This page of the book is from "The New Student's Reference Work: Volume 3" by Chandler B. Beach, Frank Morton McMurry and others.
court of his uncle in Phocis. Pylades his cousin joined with him in his efforts to avenge his father's death, the pair going secretly to Argos and killing Clytemnestra and Ęgis-thus. But realizing that he had killed his mother, Orestes became mad and fled from land to land, pursued by the Furies. Learning from Apollo that he could be cured of his madness by bringing the statue of Diana from Tauris in Scythia to Athens, he and Pylades journeyed there, but were seized to be sacrificed by the natives. The priestess Iphigenia recognized her brother in Orestes, and with her help they all escaped, carrying the statue with them. Orestes recovered his father's kingdom at Mycenę, and married Hermione. The story of Orestes is a theme for the tragedies of Euripides, Sophocles and Ęschylus.
Or'gan, one of the largest musical instruments. It is a wind-instrument having a large number of pipes, which produce the sounds on admission of air, which is carried to them by means of a bellows. It is played by keys and pedals. The most usual form of the organ is that seen in churches, which consists of four, sometimes of five, parts, each being almost a separate instrument. These are called the great organ, the swell organ, the pedal organ, the choir organ and the solo organ, when this fifth form occurs. Each has its own keyboard, but they are brought so close that one performer can reach all. The pedal organ is played with the feet, while the other keyboards are reached by the hands. There also is a system of stops, within reach of the performer's hand, which closes or opens the pipes as the keys do. Organ pipes are made of metal and of wood. The ancient organ was worked by water, and was used in the Roman theaters, Nero being one of its earliest patrons. In the reign of Honorius. 400 A. D., no nobleman's house was complete without an organ, and small ones were carried by slaves from house to house. Constantinople was the great home of organ building in the ancient world, and the first organ built in medieval Europe was patterned after one brought by Byzantine ambassadors on a mission to Charlemagne. The use of the bellows in organs dates from the time of the Emperor Julian in the 4th century, though it did not come into general use until the end of the 9th century. The smallest organs ever built were made in the monasteries; they were called régals and could be held on one's palm. The largest organs in England are those of Royal Albert Hall, Alexandra Palace, Crystal Palace, St. Paul's Cathedral, St. George's Hall, Liverpool, and Leeds town-hall. Among the largest in the world are the organs at Seville, Haarlem, Rotterdam and Utrecht. The great-organ in the music hall of Boston gave the first impulse to organ building in America. There are large ones at cathedrals in Montreal and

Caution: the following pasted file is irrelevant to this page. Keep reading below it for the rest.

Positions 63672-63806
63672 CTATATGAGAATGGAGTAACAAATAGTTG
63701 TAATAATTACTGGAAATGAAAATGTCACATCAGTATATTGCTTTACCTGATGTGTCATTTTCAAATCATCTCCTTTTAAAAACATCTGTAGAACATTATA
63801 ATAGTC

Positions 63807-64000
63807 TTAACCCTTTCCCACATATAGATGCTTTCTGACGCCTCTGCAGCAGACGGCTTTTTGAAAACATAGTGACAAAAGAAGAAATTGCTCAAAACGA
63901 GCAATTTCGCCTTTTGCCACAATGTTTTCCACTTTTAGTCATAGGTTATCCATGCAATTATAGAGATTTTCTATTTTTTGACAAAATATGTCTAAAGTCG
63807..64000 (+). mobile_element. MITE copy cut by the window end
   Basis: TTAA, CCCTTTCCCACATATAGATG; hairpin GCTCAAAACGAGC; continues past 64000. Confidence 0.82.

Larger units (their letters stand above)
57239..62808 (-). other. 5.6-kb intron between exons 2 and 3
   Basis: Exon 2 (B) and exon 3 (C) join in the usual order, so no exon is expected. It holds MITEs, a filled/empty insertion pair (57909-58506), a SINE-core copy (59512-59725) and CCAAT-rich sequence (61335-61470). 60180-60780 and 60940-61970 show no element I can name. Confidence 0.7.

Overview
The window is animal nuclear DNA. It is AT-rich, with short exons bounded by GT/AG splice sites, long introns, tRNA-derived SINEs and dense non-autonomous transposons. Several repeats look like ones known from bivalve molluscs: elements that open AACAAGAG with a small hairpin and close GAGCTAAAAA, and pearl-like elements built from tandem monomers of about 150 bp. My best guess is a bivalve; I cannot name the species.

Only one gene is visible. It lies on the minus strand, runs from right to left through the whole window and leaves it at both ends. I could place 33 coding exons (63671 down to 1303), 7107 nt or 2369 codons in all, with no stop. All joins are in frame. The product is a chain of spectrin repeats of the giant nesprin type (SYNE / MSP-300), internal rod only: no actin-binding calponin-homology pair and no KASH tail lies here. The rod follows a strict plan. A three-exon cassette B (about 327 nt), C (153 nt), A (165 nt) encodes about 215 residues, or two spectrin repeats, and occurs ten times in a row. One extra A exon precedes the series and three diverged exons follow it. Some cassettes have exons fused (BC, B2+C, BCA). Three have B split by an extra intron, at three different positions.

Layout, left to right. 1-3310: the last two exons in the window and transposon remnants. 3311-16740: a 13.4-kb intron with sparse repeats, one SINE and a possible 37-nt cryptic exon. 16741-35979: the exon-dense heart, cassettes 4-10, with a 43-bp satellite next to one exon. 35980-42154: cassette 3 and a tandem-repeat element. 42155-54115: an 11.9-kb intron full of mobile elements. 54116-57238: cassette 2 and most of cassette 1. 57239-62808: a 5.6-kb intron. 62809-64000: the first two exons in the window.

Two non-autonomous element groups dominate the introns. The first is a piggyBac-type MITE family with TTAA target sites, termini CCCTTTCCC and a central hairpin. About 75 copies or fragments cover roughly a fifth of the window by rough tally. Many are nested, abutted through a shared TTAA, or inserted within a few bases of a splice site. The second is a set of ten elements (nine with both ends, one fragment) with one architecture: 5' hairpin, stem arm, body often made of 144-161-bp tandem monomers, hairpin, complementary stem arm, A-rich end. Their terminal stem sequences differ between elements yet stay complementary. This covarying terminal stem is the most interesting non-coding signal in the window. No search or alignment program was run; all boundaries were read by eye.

Boston, Music Hall, Cinwnnati, Fremont Hall, Boston, Brooklyn Tabernacle and the Auditorium in Chicago.
The American or cabinet organ is a reed organ, the outgrowth of the melodeon, in which reeds are used but not pipes, and the wind is forced in by bellows worked by the feet. The Mason and Hamlin Organ Company, founded in 1854, built the first cabinet or parlor organs, making use of an invention of Hamlin's, which consisted in so twisting and bending the reeds as greatly to improve the tone. These organs have been improved, and are made in all styles and sizes, some of the larger nearly equaling pipe organs.
Or'igen, one of the most celebrated of the Christian Fathers, was born at Alexandria, 185 A. D. His father was a Christian and a teacher of rhetoric, and he was early trained for public life. Clement of Alexandria was his especial teacher in Christianity. His father suffered martyrdom when Origen was a young man, and he then sought to support the family by opening a school himself. Bishop Demetrius appointed him master of a famous seminary for catechumens, and, having mastered Hebrew, he soon became an authority upon questions of doctrine and polity. Nevertheless, his opinions were not popular with the ecclesiastics, and he was subjected to many trials, and finally excommunicated in 231. He was received at Cęsarea, where he reopened his school with increased popularity. But the persecutions under Maximinus and Decius drove him to such extremes of suffering that he died at Tyre in 254. Origen was the first great New Testament exegete that ever lived. He devoted himself to every form of study which promised to throw the least light upon the great problems of theology and philosophy. He practiced the strictest asceticism, and voluntarily subjected himself to the most abject poverty. His work was greatly rewarded in the conversion of multitudes, among whom were many of the leading men of the east. His talents, eloquence and learning excited the praise of even the heathen writers; and while his doctrinal views have not been wholly accepted by any considerable portion of modern Christendom, his purity, unselfishness and devotion to his Master are beyond praise.
Orinoco (ō'rĭ-nō'ko), one of the great rivers of South America, rises in Venezuela. It divides into two branches near Esmeralda, one flowing south into Rio Negro ; the other branch, joined by the Guaviare, turning north and passing over the cascades of May-pures and Atures, where the river, 8,000 feet wide, narrows to 20 feet, falling over cascade after cascade, like a series of steps, and shut in by islands and rocks. The Meta and the Apuré now join the Orinoco, which flows on, four miles wide, receiving the waters of two more streams before it reaches the delta.